Monitoring Rainfall

Oct. 17, 2019

Springfield, Mo., makes critical decisions using rainfall data

The city of Springfield, Mo., has a service area of 82 sq miles with a population of about 160,000. City officials have used Mission Communications remote terminal units (RTUs) to monitor rainfall since 2007. Carrie Lamb, water quality compliance officer for the city of Springfield, said the Department of Public Works (DPW) needed a network of rainfall gauges interspersed across the city to collect consistent, long-term data. 

“I did a lot of research online and spoke with other communities,” Lamb said. “Some had systems they were supporting internally. We wanted a system that we didn’t have to support ourselves. That was a really important consideration for us, and that’s how we came to Mission.” 

The city began with 20 solar-powered M110 units attached to tipping bucket rain gauges. Solar power was chosen for cost efficiency and to follow the department goal of maintaining a clean environment. The majority of the units were positioned on roofs of school buildings and near lift stations as a way of spacing the network. 

Since that time, Springfield has added about 30 units to its application and integrated the system to other divisions. It uses 46 Mission RTUs to monitor rainfall and flow to understand how water is moving through the city. Mission data helps utility staff members make important decisions about city operations. Rainfall data is used in the Department of Environmental Services’ (DES) storm water program to formulate an approach for reducing pollutants in storm water runoff and a means to better manage city floodplains. The data also is used to determine to what extent the city wastewater treatment plants need to be extended and where infrastructure upgrades are needed most.

The DES and the DPW use rainfall data for several purposes. Lamb said her division primarily uses it for storm water sampling. If at least 0.2 in. of rain accumulates in an area after three or more days of no rainfall, Lamb and her team sample the storm water where it feeds into creeks and ditches. They test the storm water and determine what action may be necessary to mitigate the amount of pollutants that are exposed to the environment. Lamb said they also use the rainfall data to target industrial areas to make sure that facilities are following codes intended to protect water quality by reducing storm water pollution. 

Chris Dunnaway, principal storm water engineer for DPW, said his division is responsible for managing the city storm water system. As part of this, hydrologic models have been developed for many of the watersheds in the city. The models are used to estimate the amount of rainfall that runs off during a storm event to provide an approximate flow rate value. The flow rates are entered into a hydraulic model to predict how high water will rise during storms of various magnitudes. Both models rely on engineering judgement of multiple variables.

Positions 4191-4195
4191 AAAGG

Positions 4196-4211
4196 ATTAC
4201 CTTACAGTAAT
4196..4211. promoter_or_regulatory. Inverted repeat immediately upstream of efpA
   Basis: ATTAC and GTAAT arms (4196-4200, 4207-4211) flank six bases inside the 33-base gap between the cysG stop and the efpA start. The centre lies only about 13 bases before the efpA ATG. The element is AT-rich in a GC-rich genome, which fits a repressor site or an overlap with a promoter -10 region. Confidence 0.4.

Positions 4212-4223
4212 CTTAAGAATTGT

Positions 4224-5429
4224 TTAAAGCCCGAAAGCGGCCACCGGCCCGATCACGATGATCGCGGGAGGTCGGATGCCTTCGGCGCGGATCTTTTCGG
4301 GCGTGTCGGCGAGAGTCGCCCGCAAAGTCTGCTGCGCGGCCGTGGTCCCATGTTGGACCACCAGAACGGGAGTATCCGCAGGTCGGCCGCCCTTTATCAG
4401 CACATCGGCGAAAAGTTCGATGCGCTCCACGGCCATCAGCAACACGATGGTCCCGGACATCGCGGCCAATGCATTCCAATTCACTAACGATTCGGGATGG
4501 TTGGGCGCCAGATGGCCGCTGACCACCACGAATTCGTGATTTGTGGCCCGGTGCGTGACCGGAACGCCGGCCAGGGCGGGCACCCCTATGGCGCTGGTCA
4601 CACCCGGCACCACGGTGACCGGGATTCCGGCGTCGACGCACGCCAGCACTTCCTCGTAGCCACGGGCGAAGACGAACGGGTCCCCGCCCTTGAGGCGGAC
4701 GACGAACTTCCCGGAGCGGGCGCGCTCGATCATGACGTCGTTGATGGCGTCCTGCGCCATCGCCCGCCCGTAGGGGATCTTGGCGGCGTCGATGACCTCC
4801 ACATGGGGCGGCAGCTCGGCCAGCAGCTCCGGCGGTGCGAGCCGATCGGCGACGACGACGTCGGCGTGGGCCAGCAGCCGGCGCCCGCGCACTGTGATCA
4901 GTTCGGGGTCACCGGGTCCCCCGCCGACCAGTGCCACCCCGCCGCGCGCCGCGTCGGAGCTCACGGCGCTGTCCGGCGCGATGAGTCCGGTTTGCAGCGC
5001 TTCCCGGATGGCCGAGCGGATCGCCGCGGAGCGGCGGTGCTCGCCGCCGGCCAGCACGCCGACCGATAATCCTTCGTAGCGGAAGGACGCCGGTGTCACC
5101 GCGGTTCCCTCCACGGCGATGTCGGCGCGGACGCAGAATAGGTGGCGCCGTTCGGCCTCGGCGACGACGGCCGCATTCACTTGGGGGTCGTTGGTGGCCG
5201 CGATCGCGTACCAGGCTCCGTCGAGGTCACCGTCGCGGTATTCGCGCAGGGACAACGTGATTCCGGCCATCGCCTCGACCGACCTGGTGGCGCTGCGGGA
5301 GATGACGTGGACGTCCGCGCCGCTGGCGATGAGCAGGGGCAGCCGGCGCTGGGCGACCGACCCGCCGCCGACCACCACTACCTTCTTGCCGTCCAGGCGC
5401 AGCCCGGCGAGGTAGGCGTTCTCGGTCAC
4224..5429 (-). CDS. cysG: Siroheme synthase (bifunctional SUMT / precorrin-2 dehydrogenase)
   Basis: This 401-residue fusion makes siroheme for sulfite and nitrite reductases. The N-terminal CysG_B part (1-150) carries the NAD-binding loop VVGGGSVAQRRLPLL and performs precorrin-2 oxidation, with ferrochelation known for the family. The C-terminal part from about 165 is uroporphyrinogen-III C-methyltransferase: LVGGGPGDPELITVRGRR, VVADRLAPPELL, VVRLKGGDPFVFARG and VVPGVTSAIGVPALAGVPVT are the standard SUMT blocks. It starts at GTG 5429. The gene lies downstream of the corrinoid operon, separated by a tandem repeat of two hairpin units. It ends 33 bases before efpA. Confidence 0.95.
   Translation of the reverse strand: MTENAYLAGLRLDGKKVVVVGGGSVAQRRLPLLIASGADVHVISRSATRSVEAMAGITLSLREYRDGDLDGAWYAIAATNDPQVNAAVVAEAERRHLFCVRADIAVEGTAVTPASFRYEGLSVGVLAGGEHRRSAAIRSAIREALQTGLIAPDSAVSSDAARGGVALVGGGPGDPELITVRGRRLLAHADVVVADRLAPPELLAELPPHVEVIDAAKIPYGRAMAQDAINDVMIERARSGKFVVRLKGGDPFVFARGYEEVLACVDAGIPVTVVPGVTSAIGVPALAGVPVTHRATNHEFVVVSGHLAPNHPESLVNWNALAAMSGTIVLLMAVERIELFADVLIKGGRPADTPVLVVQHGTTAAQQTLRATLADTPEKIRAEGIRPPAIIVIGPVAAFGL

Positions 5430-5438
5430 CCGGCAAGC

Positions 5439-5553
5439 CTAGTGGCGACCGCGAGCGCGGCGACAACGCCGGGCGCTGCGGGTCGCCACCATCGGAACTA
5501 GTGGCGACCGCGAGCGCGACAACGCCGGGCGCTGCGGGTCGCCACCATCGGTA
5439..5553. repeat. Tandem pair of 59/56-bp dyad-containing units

Rainfall data collected during a storm event, in combination with recorded high-water marks, assist city staff with calibrating and refining the models to better match what occurs. The rainfall gauges show not only where the rainfall occurred, but also how hard it rained and for how long with rainfall measurements provided at 15-minute intervals. This temporal distribution is important in storm water modeling. 

These models are primarily used during the design of storm water infrastructure such as culverts, bridges and detention basins to reduce flooding of streets and private property. The models also were used during city floodplain remapping to identify areas that are at a higher risk of flooding. 

“During the remapping process, we believed one of the hydrologic models was overly conservative, so we looked at a couple of the rain gauges from a specific storm event and used that data to help calibrate the model,” Dunnaway said. 

The data helps determine which parts of the city need critical attention in the way of storm water infrastructure upgrades. Dunnaway said these upgrades include enlarging a detention basin, improving a channel or installing larger pipes. 

Springfield city officials publicized their Mission website, so members of the community can access the rainfall data for various projects. For instance, Lamb explained that in compliance with the Clean Water Act, contractors in the area are required to maintain certain practices to limit the amount of mud that gets into fresh water sources from construction sites. Contractors use the rainfall data to identify the sites that need to be inspected. Local engineers consult the data when they are in the process of designing storm water projects and solutions.